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Factoring . . . Not for All Companies
When customers purchase our product, they often require a payment plan - this reduces our cash flow, monthly payments are nice, but if we had sold the product for cash, we could move forward a lot faster. Where can you find a source to purchase these sales contracts?
This question is bigger than "a source to purchase these sales contracts". The essential symptoms reveal a shortage of working capital.
The first conventional financing aspects to consider, as a more permanent and, indeed, less costly alternative are:
- Have you utilized appropriate trade credit, or even a loan or consignment inventories from trade suppliers?
- Do you have an adequate line of credit from your bank, secured by accounts receivable margined to the ratio of 65 - 75% of these receivables (subject, of course, to standard ratios of debt to equity, working capital and profitability/cash flow?
- Could you obtain a bulge facility from your bank, in the event that some of these sales exceed your monthly average of sales?
- Do you need to increase the amount of liquid working capital by raising additional term financing secured by tangible fixed assets or by obtaining new equity investment?
If none of the foregoing alternatives is feasible, you could consider factoring (often known as invoice discounting). This source involves the sale of your account receivable to a specialized financial organization for immediate cash. Your proceeds are the gross invoice amount, less a discount of between 5 and 6%.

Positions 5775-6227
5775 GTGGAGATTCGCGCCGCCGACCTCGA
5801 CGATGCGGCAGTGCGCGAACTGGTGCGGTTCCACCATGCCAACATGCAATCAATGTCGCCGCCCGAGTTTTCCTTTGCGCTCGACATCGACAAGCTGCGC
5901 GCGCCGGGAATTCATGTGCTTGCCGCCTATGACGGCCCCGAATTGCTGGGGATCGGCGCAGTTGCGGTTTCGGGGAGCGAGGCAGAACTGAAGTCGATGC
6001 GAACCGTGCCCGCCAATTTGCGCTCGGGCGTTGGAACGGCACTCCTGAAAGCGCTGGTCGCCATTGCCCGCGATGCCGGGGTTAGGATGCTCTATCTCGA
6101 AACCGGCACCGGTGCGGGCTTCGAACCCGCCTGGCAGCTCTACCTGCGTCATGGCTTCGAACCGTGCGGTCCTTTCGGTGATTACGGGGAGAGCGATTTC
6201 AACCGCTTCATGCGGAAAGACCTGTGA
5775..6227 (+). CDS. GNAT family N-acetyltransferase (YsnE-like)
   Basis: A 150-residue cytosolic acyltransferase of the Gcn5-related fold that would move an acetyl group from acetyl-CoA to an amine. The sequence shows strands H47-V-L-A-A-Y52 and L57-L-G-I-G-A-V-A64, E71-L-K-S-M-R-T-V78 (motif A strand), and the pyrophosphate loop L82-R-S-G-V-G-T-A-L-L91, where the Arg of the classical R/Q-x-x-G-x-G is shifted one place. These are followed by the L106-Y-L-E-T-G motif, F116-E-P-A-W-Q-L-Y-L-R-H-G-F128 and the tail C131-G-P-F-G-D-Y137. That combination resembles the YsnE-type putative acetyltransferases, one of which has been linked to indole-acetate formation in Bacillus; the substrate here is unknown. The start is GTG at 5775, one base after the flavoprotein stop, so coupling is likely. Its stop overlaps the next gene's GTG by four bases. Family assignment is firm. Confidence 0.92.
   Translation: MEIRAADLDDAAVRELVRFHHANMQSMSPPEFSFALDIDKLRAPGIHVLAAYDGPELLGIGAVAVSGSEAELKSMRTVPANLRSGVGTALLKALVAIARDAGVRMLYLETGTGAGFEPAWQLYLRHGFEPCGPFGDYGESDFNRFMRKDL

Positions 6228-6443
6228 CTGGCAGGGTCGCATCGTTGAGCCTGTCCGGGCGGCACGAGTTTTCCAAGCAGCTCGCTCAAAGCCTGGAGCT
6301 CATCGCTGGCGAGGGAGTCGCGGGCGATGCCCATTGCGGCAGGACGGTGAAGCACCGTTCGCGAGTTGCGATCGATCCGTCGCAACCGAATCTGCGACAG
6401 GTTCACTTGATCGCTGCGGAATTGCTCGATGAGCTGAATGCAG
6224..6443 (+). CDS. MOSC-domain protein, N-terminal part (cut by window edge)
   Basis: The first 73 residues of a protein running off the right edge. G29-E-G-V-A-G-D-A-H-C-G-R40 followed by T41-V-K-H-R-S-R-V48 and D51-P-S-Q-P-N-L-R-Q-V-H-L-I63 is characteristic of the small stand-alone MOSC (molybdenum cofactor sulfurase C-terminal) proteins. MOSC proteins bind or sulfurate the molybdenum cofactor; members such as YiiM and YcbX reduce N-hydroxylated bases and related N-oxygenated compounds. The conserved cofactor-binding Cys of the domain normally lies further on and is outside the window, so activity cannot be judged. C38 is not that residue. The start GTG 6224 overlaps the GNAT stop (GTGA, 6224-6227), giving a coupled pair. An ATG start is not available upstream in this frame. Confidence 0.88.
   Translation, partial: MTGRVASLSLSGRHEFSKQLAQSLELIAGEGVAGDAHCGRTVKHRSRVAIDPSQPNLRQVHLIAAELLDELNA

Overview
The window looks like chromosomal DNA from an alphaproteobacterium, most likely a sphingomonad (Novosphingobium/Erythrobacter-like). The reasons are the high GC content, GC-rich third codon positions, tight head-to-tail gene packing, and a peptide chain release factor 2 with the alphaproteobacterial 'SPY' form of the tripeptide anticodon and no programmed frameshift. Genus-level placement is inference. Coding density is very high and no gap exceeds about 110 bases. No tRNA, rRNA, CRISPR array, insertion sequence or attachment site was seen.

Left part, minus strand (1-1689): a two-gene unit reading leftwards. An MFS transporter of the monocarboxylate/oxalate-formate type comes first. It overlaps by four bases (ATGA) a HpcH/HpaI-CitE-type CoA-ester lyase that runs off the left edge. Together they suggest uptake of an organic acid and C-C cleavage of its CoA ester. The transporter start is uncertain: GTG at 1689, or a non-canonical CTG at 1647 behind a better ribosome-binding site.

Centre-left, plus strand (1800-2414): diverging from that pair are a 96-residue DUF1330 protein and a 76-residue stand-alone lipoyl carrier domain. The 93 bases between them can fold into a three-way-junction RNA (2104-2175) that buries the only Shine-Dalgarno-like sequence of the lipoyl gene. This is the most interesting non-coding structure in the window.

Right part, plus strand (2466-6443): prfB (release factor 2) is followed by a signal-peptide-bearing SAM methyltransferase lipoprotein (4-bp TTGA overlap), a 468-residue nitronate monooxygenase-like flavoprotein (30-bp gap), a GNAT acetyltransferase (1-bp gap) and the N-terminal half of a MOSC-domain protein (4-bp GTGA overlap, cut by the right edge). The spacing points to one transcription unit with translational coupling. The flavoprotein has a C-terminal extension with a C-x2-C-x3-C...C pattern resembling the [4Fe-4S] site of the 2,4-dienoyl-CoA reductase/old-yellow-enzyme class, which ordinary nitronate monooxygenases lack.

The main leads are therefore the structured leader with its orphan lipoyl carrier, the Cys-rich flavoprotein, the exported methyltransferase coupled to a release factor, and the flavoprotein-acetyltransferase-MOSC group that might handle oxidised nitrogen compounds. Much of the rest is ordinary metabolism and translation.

Typically, a sale of your account receivable transaction can be completed in one or two days, with the funds in your hands.
There are usually a number of criteria to be met to complete a factoring:
- Your customer must be well established and a low-credit risk.
- There must be clear evidence of completion of your commercial transaction with the customer - e.g., a signed delivery waybill.
- The customer must verify or acknowledge the indebtedness.
In summary, factoring can be an important financing alternative when the cash generated can be used to produce additional profitable sales. Most factoring organizations operate locally in major cities, since they need to work closely with the client to complete a transaction on a timely basis.
About the author
Gary A. Fitchett, CA, has been a financial consultant to small and medium businesses for 35 years, and is author of, Where to Go When the Bank Says No, published by McGraw-Hill Ryerson, and available in most bookstores. It provides practical real-world solutions to the many problems and concerns of SMEs, in relation to their financing needs.